Archive for Wednesday, August 17, 2005

Letters to the editor:

A positive school atmosphere; Post office decision a mistake; A historical view of post office; Speak out about post office

August 17, 2005

A positive school atmosphere

To the editor:

It's in the news. One can hear about it on the radio or read about it in the newspapers. As one could guess, I'm referencing the lawsuit against the school involving a former student and supposed sexual harassment.

People are hearing about Tonganoxie for the wrong reasons, and I fear that a tainted image has fallen upon our town, our school and our people.

People are getting a wrong impression of what our high school is at Tonganoxie. As one of the many students at THS, we have become the victims as this lawsuit creates a bad name for us and establishes a phony precedent that we are bullies and have a huge problem with harassment at our school. This acquired representation is outstandingly false.

Although there certainly might have been some instances in the past years where a few of our students have indeed tormented a fellow classmate, I can't emphasize enough that this scenario is a rarity. I'm actually glad that those students who might have employed the "bullying" are now gone from THS, and I'm truly excited about our school's future. What many outsiders don't realize: Right now, we have a special and amazing atmosphere going on at THS, mainly shaped by the efforts of our faculty and student body. This atmosphere that I cite is characterized by students and faculty who genuinely care about one another. Students are routinely seen saying hi, smiling, and making conversation whether it be as they pass each other in the hall, at the lunch table or at a school event. Tongie High is unique in the sense that everyone pretty much knows everyone, if not that, one can still talk to someone else with ease. Students from other schools continually tell me how friendly our kids are. This compliment might also be demonstrated by our school's sportsmanship award it received last winter.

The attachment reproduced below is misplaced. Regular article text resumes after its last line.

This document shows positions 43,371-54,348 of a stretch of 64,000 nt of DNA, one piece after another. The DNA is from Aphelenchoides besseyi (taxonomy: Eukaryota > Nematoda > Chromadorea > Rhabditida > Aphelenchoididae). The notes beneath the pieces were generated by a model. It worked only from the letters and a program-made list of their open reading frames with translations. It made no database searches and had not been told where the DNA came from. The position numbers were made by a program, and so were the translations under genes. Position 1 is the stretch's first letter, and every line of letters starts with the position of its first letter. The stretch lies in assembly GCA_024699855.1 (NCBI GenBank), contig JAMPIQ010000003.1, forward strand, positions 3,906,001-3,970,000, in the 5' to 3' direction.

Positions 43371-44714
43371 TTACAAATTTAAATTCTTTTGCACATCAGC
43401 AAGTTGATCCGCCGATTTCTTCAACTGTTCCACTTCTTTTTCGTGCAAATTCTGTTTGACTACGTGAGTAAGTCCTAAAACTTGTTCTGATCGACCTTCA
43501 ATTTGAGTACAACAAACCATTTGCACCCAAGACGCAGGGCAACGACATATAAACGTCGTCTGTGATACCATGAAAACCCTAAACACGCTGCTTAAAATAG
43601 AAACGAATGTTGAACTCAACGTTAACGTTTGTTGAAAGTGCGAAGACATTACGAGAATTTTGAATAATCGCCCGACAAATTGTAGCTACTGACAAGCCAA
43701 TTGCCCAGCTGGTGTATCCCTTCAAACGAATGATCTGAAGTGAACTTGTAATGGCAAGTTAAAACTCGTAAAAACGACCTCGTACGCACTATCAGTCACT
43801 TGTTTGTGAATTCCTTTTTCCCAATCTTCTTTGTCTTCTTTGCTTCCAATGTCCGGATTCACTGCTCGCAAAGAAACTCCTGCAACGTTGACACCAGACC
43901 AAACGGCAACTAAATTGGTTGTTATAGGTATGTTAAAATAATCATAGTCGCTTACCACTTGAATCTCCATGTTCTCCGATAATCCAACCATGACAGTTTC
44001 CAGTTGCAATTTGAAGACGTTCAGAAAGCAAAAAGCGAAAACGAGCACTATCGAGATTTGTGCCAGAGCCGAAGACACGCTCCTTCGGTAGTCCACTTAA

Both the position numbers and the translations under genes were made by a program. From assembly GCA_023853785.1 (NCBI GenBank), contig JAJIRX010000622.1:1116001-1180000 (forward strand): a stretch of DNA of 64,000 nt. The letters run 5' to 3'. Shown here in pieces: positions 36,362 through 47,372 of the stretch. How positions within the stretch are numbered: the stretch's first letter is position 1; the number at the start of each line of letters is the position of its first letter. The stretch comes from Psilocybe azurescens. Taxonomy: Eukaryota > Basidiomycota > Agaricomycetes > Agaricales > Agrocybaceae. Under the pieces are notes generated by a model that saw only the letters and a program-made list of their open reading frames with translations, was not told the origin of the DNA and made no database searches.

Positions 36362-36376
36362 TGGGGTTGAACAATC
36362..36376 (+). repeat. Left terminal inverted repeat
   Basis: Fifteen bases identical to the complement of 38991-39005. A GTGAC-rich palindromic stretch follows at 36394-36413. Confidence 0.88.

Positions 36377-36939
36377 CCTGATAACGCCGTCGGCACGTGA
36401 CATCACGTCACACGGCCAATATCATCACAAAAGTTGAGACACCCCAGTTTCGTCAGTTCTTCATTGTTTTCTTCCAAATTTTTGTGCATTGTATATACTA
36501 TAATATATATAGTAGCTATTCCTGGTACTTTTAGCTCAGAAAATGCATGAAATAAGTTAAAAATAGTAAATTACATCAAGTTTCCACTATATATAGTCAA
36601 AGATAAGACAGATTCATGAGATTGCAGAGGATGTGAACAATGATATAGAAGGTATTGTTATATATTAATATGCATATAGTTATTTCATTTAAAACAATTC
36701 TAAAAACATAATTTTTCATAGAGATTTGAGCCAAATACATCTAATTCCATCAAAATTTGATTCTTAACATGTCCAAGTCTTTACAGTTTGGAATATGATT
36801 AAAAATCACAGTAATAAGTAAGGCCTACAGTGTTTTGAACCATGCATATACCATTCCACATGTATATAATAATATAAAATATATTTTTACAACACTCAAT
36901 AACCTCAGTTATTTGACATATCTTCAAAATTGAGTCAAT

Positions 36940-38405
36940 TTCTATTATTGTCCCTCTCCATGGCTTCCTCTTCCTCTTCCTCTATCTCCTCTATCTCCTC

One negative event shouldn't overshadow the pride and dignity our school and community have, and we should recognize the more common positives in what we do.

Zack Pistora,

Tonganoxie High School senior

and student body president.

Post office decision a mistake

To the editor:

I have been a resident of Tonganoxie since June of 1937, attended grade school and high school here and have sold real estate and insurance for the past 47 years. I have built homes in this community. I worked to get the nursing home built, participated in getting the chamber of commerce started and was one of the partners in the construction of the NorthStar subdivision. I think I know Tonganoxie pretty well after 68 years.

People liked to live in this community because of the small-town environment. We are quickly losing that title. The town has needed to grow, but I feel that expansion has come too quickly, and mistakes are being made.

The recent decision made to build the new post office out near the annex is just one such mistake. I believe it is a decision made in haste and will create an inconvenience and safety hazard to the public for many years.